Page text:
Let us not drop our guard as peak looms

Tuesday July 14 2020

Kenya enters a crucial moment this week as the impact of the lifting of the Covid-19 regulations begin to take effect. This is the week that churches and mosques will reopen to allow congregants to worship physically after four months. For the past few days, the faiths have been consulting on the best ways of resuming their operations within the prescribed limitations.

A major development is in the transport sector, where long-distance vehicles will begin commuting across the country, ferrying passengers to distances away from the cities and mainly to the villages, which have recorded comparatively minimal cases. Added to this is the resumption of domestic flights.

When President Kenyatta relaxed some of the restrictions last week, his parting shot was that the responsibility to contain infections will largely depend on the public. The burden had shifted from the State to the citizens.


 It’s the way the people organise themselves, carry out their activities and relate that will determine whether we minimise infections or create a surge and with the dreaded ramifications.

For the past two weeks, the levels of infections have generally increased. To date, the country has hit the 10,000 infection mark and counting. Projections by Health ministry show that the peak is yet to come, which is why restrictions remain on school reopening.


 Similarly, deaths arising from Covid-19 are on the rise and heading to the 200 mark. Contrastingly, recoveries, which were initially on the rise, are declining, and that is sending a chilling message that all is not well. By regional comparison — and outside Tanzania, where figures are not forthcoming — ours is a peaking situation.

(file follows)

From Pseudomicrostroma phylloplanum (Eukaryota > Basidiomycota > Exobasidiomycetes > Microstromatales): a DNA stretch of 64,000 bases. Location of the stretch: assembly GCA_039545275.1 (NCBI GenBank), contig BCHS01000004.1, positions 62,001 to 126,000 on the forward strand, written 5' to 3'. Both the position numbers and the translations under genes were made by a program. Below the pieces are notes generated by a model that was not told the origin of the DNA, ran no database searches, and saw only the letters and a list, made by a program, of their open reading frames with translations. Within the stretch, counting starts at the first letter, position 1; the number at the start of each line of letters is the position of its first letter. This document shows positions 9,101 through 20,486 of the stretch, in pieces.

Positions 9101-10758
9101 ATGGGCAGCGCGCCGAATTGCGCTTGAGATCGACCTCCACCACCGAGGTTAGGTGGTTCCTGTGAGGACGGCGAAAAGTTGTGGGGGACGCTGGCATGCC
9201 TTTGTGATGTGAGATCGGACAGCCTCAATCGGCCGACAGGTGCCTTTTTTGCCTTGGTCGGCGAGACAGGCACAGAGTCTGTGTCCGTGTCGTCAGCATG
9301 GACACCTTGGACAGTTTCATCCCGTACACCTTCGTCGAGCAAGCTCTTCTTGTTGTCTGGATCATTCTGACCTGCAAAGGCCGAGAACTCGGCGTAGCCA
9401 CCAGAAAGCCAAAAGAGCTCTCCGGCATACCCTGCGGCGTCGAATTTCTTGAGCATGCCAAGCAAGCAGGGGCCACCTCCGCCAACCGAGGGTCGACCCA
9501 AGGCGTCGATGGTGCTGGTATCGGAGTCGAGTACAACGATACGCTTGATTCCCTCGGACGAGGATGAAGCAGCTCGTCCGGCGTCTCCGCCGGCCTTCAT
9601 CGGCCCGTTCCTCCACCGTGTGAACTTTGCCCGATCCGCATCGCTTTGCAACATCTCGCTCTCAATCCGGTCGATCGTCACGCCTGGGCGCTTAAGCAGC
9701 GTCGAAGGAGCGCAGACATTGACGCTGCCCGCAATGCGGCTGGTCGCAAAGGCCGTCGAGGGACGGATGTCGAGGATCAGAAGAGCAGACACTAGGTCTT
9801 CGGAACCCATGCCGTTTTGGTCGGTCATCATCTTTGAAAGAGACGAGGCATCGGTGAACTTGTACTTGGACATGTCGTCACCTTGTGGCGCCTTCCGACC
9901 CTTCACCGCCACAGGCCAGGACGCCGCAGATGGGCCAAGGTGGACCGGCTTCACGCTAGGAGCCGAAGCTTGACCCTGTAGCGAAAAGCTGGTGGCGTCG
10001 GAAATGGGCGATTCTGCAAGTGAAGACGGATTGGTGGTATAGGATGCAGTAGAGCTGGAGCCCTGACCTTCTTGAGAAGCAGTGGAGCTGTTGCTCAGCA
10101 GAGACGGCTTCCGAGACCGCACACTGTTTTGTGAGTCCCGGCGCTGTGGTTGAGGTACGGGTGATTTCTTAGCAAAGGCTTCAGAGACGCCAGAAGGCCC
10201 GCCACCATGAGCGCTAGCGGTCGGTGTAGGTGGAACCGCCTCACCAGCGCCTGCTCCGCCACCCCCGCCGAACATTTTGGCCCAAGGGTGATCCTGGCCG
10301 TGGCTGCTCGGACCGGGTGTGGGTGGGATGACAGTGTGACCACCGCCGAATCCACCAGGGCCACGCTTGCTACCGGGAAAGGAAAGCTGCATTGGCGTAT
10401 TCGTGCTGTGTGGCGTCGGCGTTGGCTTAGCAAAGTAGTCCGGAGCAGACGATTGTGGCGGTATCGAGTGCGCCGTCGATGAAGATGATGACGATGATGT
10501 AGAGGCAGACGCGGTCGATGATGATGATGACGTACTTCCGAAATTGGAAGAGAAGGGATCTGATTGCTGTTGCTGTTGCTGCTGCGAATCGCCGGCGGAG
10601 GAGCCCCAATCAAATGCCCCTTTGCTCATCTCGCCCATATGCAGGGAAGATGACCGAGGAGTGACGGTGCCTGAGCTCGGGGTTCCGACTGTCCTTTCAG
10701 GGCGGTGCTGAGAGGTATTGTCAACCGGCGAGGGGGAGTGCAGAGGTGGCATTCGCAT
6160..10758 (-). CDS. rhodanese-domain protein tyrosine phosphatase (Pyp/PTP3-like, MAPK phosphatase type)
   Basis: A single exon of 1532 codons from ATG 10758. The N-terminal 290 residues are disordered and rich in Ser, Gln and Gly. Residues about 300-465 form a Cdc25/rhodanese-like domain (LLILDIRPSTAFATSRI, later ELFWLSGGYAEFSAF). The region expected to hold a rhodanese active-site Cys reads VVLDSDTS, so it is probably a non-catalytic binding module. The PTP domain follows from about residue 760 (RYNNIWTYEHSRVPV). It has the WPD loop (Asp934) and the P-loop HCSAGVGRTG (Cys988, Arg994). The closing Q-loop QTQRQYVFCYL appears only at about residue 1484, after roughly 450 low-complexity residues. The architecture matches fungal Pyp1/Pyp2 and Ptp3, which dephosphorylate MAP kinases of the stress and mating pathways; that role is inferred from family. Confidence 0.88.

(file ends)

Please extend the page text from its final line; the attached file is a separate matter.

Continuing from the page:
Increasing infection cases are stretching health facilities. The Health ministry has sent out the alarm that its facilities cannot cope with the cases. In fact, ICU facilities for the extreme cases are all occupied.

300 BEDS

To ease congestion in national hospitals, the government directed counties to expand their health facilities and ensure they have at least 300 beds for coronavirus cases. Less than half of them had achieved that as at the last count.

Since the restrictions were lifted, there has been a general laxity among the population, presumably on the misguided belief that the pandemic was easing and that things were not as bad.

They are returning to their old ways of doing things. Health protocols such as wearing of face masks, social distancing and hygiene are routinely being ignored. This is the folly we have to deal with.

The burden rests on the public. We call for renewed vigilance to avert infections and a monumental crisis that we cannot manage.